Back in 2014, I encountered a somewhat sobering story in the Toronto Star. It was about a young Toronto couple who had recently bought their dream home and who had made their purchase prior to selling their current home. Since their current home was located in a prime area of Toronto and since the housing market has been so strong, the couple assumed they would be able to sell their current home fairly quickly. Unfortunately, their assumptions were not correct. Much to the couple’s dismay, as well to their Realtor’s, while they watched many other homes in their neighborhood sell in a relatively shortly amount of time, theirs remained unsold and seemingly forgotten. As a result, the couple faced the burden of paying mortgages on two separate properties.
This story offers some important takeaways – for one thing, it reinforces the fickleness of all real estate markets, regardless of the location. I think it also provides fire to the idea that perhaps selling a property prior to buying a new one may be a safer, more preferred option. Finally, the story in my opinion raises the question of when the appropriate time is to consider lowering a home’s listing price, this latter topic being what I would like to explore in more detail in this month’s blog.
Clearly, when you the seller are considering lowering the listing price of your home, things are not going well. You’ve taken all the necessary steps. With the help of your agent, you put your home on the market. You successfully hosted several open houses and, indeed, you may have even had a tentative offer. But, that offer fell through, and as more days passed since you first put your home on the market, you have the sickening feeling that your home’s ‘honeymoon period’ has come and gone, and the momentum surrounding the hopeful sale of your property has slowed.
This is the common path that leads to a price reduction. And now, having reached this point in the selling process, your agent may be urging you to consider lowering your property’s listing price in order to attract a fresh round of interested buyers. But, of course, lowering your home’s price is not an easy thing to do – not only does it mean that your net proceeds from the sale of your home will be reduced, it’s also in some ways an admission of defeat and a blow to the ego.
But, putting aside one’s ego, there are certain points in the selling process where reducing the listing price of one’s home is strategically the most intelligent thing to do, and may be the only action that will help sell your property in a reasonable amount of time. Therefore, it’s important for you as the seller to know how to determine when that time has come. So, with that in mind, I thought I would offer a few tips on how you can evaluate whether or not it’s time for you to lower your home’s listing price.
As you may already know, performing a comparison of your home to similar homes in your local market is an essential part of selling a home. It’s an essential part of determining a proper initial listing price for a home; it’s essential in understanding who the potential buyers are of the home; and, in relation to this article’s topic, it’s critical in gaining an idea for the average “days on market” for properties in the area. An average days on the market number is basically the number of days it takes for a home in your local market to sell.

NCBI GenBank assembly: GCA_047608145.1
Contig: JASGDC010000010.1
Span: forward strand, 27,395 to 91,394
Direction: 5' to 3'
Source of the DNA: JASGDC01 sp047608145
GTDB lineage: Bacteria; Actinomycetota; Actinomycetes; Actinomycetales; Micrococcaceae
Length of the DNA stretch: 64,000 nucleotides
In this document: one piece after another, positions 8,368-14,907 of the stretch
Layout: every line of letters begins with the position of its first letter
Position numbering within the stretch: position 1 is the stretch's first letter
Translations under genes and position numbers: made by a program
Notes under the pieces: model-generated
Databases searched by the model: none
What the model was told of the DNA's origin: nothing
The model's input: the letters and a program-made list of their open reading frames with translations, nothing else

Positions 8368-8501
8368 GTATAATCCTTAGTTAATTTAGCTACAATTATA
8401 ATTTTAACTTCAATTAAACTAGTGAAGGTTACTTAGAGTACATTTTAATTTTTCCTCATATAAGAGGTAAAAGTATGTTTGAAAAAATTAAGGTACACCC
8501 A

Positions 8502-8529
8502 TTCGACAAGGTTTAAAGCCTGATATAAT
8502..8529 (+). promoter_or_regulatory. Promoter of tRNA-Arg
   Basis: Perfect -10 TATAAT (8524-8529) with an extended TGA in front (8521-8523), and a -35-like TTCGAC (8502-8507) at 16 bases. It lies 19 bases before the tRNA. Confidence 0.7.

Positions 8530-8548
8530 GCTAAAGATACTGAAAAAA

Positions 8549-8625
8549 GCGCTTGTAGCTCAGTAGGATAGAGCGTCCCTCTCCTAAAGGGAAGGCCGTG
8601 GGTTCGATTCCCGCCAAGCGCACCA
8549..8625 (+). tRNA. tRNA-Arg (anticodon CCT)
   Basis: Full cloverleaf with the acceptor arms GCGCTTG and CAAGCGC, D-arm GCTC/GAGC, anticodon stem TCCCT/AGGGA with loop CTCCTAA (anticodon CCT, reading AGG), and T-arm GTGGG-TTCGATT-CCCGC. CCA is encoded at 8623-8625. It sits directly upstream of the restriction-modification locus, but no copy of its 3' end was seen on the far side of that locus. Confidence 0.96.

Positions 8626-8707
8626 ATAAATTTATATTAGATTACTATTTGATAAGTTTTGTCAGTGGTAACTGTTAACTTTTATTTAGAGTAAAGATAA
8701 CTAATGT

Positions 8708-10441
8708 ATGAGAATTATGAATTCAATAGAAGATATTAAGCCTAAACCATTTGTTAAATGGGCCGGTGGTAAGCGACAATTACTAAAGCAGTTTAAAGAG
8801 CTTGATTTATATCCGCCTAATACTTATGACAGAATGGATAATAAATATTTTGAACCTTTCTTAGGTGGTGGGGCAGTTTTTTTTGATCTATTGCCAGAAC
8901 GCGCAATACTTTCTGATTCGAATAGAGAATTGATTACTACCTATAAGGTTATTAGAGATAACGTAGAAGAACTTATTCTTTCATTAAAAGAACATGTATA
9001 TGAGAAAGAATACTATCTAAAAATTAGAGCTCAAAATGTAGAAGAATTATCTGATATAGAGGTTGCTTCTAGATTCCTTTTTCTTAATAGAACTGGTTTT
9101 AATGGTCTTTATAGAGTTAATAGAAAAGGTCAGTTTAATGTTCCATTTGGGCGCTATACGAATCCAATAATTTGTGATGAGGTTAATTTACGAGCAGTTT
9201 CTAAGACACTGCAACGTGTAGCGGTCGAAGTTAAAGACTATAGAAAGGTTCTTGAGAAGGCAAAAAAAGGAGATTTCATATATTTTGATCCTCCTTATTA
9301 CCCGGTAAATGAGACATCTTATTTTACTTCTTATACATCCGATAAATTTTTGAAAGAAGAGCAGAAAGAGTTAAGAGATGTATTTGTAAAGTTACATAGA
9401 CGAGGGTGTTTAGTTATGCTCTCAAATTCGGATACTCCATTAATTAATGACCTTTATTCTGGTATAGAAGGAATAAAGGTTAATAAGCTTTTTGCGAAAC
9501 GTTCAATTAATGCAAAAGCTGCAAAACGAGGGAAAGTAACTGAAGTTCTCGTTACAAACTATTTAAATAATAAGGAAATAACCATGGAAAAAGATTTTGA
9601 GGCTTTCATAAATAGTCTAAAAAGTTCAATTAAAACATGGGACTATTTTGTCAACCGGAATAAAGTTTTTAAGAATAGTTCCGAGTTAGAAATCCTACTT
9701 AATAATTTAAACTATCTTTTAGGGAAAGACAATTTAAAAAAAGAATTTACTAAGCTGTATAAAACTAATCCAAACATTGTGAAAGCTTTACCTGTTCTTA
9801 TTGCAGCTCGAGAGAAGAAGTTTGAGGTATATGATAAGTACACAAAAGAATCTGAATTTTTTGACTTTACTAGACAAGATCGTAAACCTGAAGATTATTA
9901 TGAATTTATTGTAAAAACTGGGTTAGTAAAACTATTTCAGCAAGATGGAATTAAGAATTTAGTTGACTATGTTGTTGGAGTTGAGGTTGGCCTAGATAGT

So, assuming either you or your agent has analyzed how long on average a similar home in your area takes to sell, you can compare this average to your current situation. An important point when analyzing “days on market” (DOM) statistics is to make sure you look at the complete listing history of comparable properties. Realtors will often “cancel” and “re-list” a property to bring it on the market as a new listing. This simple procedure re-starts the DOM clock! If the real total average length of time is more than the amount of time your house has been on the market, then breathe a sigh of relief – you still have some time to work with. However, if the opposite is true, then this is a strong indication that you will need an extra incentive – such as a price reduction – to successfully sell your home.
But, like many things in real estate, it’s never as simple as it seems – and in my opinion, other factors need to be considered before you and your Realtor finally decide on reducing your property’s price. For example, have you thoroughly cleaned and staged your home for prospective buyers? If you haven’t professionally staged your home, consider this as a possible first alternative to a price reduction. Similarly, have you re-evaluated your home’s marketing? Are there ample professional photos of your home on all major real estate sites? Do the existing photos illustrate your home in the most flattering way possible? Once again, this may be a point to re-evaluate before jumping to thoughts about a price change.
In the end, it would be a perfect world if every home sold the minute it entered the market. Unfortunately, that’s not reality – and that’s why, in the situation where a home is not selling, it’s so important for you the seller to have as much information at your disposal, as well as an experienced and dedicated Realtor who can guide you to a successful sale.